Taylor Swift Calls Feminism ‘Probably the Most Important Movement That You Could Embrace’
Taylor Swift happily ignored plenty of critics in the early part of her career, singing her way to the top of the charts with adolescent love songs like "Love Story" and "You Belong With Me." But the teenager who crafted those hit tunes has turned into a grown woman with one of the most thriving music careers of all time, and she is using her powerful voice to proudly proclaim that she is a feminist who isn't about to back down.
"Honestly, I didn’t have an accurate definition of feminism when I was younger," the 25-year-old tells Maxim magazine. "I didn’t quite see all the ways that feminism is vital to growing up in the world we live in. I think that when I used to say, 'Oh, feminism’s not really on my radar,' it was because when I was just seen as a kid, I wasn’t as threatening. I didn’t see myself being held back until I was a woman."
Throughout her career, Swift has remained stoic while naysayers scoff at her soul-baring lyrics and series of headline-grabbing romances.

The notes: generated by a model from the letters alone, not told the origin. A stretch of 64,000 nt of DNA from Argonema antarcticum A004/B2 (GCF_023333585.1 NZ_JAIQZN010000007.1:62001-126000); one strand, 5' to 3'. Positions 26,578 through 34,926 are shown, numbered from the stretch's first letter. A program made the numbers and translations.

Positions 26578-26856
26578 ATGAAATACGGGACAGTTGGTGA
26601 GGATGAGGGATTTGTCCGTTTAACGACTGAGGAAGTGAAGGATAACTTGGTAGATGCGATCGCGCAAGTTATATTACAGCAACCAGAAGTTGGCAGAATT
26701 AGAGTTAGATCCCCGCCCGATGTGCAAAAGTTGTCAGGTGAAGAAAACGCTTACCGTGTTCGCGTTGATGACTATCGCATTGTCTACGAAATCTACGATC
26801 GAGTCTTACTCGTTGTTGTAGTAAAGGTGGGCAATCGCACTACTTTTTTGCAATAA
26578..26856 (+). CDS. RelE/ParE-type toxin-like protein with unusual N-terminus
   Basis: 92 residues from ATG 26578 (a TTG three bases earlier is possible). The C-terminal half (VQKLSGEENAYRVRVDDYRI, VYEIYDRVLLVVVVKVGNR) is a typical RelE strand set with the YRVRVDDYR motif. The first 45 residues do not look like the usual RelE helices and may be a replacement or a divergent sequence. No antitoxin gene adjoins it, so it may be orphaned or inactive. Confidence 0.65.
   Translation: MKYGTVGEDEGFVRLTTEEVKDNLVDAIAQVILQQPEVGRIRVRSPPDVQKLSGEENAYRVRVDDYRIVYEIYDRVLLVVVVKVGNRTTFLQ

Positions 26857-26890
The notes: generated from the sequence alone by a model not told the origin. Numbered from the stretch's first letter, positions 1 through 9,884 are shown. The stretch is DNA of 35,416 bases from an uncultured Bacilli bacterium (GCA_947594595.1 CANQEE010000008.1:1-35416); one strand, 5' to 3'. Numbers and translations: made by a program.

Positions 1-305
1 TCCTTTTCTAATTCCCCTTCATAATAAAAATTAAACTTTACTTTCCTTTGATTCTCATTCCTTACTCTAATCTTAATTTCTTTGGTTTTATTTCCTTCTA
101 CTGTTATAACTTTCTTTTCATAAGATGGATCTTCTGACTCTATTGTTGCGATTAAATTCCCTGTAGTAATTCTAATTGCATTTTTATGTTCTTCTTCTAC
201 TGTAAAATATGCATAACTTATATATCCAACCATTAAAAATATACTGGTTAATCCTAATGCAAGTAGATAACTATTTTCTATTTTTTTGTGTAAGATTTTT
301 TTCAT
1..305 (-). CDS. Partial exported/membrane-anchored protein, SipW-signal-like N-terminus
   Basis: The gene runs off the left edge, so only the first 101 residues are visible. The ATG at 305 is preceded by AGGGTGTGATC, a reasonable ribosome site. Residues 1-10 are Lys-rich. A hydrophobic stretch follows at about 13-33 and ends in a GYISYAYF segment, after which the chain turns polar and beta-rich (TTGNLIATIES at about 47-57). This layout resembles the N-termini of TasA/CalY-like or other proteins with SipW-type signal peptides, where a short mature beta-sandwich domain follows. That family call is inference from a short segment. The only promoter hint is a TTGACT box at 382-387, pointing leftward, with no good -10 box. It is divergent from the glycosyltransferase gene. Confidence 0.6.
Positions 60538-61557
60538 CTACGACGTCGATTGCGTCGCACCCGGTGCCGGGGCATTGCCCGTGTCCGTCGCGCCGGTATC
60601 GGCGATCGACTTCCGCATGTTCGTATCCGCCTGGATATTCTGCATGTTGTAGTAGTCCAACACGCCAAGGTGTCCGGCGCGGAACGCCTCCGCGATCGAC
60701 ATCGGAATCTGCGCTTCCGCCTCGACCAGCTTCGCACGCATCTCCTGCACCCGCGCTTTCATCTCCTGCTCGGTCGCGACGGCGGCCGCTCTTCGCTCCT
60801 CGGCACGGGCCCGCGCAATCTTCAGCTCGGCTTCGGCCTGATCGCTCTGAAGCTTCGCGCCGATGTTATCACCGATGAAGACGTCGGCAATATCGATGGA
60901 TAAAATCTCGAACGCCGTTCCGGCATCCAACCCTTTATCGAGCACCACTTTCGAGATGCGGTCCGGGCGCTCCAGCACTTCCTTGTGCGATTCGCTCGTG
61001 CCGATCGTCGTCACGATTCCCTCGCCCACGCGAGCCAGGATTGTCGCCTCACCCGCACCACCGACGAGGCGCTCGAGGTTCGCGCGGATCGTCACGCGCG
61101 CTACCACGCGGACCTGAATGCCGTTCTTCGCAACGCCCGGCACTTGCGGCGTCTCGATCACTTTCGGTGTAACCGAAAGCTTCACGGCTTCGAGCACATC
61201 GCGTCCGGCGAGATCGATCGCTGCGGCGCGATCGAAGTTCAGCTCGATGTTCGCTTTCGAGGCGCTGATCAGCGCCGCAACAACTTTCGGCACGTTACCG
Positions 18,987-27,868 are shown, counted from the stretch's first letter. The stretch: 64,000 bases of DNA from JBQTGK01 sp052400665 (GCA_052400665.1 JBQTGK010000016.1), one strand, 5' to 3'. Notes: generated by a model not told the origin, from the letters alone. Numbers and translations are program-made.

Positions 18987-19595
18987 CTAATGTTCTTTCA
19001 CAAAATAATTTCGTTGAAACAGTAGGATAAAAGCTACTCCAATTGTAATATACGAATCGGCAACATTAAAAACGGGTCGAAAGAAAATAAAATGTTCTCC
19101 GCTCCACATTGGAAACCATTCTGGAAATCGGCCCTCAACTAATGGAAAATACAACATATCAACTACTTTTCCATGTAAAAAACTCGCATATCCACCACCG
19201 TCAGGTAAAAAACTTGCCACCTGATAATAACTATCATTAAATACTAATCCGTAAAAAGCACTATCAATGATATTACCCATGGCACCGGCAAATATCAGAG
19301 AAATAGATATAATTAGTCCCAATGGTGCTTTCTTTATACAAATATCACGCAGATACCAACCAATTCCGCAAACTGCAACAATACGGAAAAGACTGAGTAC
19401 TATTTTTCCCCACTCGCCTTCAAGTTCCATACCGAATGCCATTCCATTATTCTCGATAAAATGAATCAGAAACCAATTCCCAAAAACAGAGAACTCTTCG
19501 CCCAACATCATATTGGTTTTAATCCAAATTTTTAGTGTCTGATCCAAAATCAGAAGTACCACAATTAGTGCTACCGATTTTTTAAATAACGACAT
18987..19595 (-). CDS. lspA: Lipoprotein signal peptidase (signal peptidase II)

"[The] double standards in headlines, the double standards in the way stories are told, the double standards in the way things are perceived," Swift continues. "A man writing about his feelings from a vulnerable place is brave; a woman writing about her feelings from a vulnerable place is over-sharing or whining. Misogyny is ingrained in people from the time they are born.
"So to me, feminism is probably the most important movement that you could embrace," she adds, "because it’s just basically another word for equality."
Although the "Bad Blood" singer has turned her focus from country to pop, there is clearly no bad blood between Swift and the genre that launched her into becoming a global superstar.
“I feel no need to burn down the house I built by hand,” she says of her country roots. “I can make additions to it. I can redecorate. But I built this. And so I’m not going to sit there and say, ‘Oh, I wish I hadn’t had corkscrew-curly hair and worn cowboy boots and sundresses to awards shows when I was 17; I wish I hadn’t gone through that fairy-tale phase where I just wanted to wear princess dresses to awards shows every single time.’”
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